Thursday, November 5, 2009

Reader discretion advised!

I love cheese: bleu, Brie, feta, romano, 6-yr old Vermont cheddar. Yum! But I look at cheese the way I look at sausage - I just want to eat it, I don't want to think about how it's made. And I certainly don't want to see page after page of close-up photos of furry mold and read descriptions like this: "Over the fine ash coating, a fine, velvetlike white Penicillium candidum mold is overlaid by splotches of blue-gray Penicillium glaucum". Hmm...carve me off a slice of that, please!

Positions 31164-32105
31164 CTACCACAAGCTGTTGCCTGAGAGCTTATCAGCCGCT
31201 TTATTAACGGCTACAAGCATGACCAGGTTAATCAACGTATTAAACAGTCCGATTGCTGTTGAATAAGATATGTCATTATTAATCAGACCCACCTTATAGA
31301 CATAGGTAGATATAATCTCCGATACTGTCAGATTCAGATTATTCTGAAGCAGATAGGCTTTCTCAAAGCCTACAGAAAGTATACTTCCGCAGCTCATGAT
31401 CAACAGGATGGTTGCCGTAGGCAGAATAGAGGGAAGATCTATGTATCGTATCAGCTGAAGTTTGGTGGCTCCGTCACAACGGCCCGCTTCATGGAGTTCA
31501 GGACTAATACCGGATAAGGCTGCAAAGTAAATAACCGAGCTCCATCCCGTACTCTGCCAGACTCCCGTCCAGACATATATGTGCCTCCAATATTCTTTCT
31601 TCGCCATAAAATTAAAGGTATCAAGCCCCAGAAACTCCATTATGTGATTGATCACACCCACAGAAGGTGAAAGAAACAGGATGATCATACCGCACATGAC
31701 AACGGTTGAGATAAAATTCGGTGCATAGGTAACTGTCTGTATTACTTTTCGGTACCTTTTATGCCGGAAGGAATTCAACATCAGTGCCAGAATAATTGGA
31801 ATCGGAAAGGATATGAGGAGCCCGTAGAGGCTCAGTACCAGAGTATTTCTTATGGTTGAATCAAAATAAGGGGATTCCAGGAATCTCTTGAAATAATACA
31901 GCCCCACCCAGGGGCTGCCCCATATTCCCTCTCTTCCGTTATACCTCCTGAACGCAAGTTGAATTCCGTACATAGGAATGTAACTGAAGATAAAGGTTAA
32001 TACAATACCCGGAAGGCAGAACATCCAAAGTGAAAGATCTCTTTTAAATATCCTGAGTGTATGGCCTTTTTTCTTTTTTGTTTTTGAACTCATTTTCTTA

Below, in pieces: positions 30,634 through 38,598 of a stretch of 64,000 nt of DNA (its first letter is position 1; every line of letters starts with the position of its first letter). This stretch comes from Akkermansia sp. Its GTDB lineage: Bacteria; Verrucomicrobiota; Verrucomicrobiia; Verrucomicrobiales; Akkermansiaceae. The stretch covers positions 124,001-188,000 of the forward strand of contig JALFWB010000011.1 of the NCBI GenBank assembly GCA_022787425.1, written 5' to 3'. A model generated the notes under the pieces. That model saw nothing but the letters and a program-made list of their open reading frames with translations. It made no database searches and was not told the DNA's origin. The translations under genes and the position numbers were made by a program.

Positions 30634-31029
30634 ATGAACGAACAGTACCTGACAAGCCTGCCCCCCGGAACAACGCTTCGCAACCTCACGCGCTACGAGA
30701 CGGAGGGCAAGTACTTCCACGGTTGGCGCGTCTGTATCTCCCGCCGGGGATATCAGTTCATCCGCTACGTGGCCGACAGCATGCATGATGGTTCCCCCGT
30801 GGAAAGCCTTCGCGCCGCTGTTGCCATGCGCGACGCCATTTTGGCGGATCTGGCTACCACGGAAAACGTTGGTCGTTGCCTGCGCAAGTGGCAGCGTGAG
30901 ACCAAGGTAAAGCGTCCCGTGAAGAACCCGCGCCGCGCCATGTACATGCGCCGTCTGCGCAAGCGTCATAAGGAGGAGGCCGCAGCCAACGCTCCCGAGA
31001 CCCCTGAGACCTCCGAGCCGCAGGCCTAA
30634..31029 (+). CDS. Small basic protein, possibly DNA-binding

But if you are a cheese fanatic, someone who gets "Cheese of the Month" club for Christmas, someone who drives around California sampling artisinal cheesemakers rather than vinyards, then you want to read this new book; World Cheese Book, edited by Juliet Harbutt, is a celebration of salted, curdled milk. Cypriot Halloumi, Swiss Emmentaler, British Stinking Bishop, Catalan Tupi and Montery Jack are all lavishly laid out, complete with tasting notes, age and producer. You can see how different cheeses are made, learn about their historical connotations, and get inspired to host a cheese-tasting party of your own. Just don't tell your guests they're ingesting "fine gray, brown, and white an intricately woven spider web".

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